I could talk for ages on each of these topics but I will try and be as brief as possible as you can find out more on the Internet about each of these topics yourselves. My goal here really is to highlight that you MUST employ all 3 of these disciplines to achieve an ongoing robust software solution.
Lets begin with Performance Testing. How many performance testing exercises are being conducted correctly? I would have to say without a doubt very few. I see and hear everyday people writing load simulation scripts that are not reflective of realistic business or workload usage of the application or system under test. The test environments are not reflective of target production environment or the differences in environments are not understood and factored in. Metrics collected or not collected throughout the test are not analyzed or interpreted correctly. Tests are not conducted often enough and results not summarized accurately and explained to the business.
The positive side to this though is at least some performance testing is better than none. Yes, and we have all found serious performance problems and saved the embarrassment and monetary disasters that could have happened, had we done none. The point is that we can all improve in this area. Let me just state my view on this and then encourage you to research more in each and every area associated with this.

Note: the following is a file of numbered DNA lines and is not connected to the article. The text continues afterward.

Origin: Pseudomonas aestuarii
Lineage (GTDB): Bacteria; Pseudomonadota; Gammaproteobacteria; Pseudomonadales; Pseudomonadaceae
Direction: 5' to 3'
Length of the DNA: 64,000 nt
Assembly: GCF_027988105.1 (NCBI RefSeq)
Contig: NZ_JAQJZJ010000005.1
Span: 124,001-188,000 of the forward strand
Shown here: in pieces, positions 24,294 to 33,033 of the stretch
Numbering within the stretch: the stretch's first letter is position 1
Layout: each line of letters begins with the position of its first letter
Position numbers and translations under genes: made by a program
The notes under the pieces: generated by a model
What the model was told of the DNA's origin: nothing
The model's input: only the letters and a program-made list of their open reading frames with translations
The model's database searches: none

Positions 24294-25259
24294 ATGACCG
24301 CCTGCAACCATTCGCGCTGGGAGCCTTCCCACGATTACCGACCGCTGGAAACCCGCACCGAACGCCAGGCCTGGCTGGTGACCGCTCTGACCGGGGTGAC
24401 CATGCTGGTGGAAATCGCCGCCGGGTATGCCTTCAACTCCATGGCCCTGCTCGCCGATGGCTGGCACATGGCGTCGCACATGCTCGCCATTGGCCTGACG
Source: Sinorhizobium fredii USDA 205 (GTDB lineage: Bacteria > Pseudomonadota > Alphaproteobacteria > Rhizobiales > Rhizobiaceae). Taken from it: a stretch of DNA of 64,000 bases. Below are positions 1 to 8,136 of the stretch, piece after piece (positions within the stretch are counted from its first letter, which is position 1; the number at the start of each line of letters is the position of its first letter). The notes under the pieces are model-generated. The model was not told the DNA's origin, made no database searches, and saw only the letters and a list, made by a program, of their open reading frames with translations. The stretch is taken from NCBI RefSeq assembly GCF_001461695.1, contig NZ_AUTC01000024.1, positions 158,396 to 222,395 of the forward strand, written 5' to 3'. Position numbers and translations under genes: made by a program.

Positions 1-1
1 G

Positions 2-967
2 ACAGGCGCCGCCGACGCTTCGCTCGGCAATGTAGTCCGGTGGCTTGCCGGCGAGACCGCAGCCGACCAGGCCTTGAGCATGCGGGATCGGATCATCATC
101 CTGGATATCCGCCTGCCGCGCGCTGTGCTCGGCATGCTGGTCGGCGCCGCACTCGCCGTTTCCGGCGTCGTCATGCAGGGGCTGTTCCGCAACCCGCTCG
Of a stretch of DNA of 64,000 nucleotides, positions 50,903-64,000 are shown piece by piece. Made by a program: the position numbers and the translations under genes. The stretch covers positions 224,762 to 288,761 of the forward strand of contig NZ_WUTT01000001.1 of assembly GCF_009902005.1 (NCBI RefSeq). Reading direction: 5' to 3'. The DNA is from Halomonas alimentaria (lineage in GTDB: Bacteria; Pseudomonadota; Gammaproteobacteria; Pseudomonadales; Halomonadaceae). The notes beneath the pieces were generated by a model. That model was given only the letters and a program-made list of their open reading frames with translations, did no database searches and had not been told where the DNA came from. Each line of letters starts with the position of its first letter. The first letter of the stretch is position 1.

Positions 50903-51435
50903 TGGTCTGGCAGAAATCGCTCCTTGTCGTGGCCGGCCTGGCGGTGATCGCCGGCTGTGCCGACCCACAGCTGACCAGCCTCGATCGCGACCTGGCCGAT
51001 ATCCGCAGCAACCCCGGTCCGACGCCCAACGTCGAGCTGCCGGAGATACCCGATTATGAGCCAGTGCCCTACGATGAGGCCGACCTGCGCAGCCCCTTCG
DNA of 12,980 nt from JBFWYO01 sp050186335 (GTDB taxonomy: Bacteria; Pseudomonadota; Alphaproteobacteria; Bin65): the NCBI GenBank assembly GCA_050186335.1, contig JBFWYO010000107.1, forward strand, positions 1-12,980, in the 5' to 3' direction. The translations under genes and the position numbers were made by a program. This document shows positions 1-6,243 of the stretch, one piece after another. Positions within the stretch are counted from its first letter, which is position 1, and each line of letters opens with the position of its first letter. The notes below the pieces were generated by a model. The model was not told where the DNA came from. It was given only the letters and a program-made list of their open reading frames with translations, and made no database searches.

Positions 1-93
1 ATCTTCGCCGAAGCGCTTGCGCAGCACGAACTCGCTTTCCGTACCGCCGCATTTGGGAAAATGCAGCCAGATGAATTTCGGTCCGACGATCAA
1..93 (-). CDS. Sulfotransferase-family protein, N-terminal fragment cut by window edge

Performance testing firstly must be planned accurately with as much business input as possible. Before any performance test is executed. you must meet with the business and talk to them. After all, it is their interests that you are looking after and in most cases they are paying your bill. Meet with them and ask them many questions about what they are expecting you to achieve. From these meetings you need 2 core outcomes. A workflow usage pattern and some performance test objectives, which may come in the form of Non functional requirements or service level agreements. Documents may exist for these however you still need to meet with the business. Once you have the workflow usage pattern or an application simulation model, you can then commence building scripts.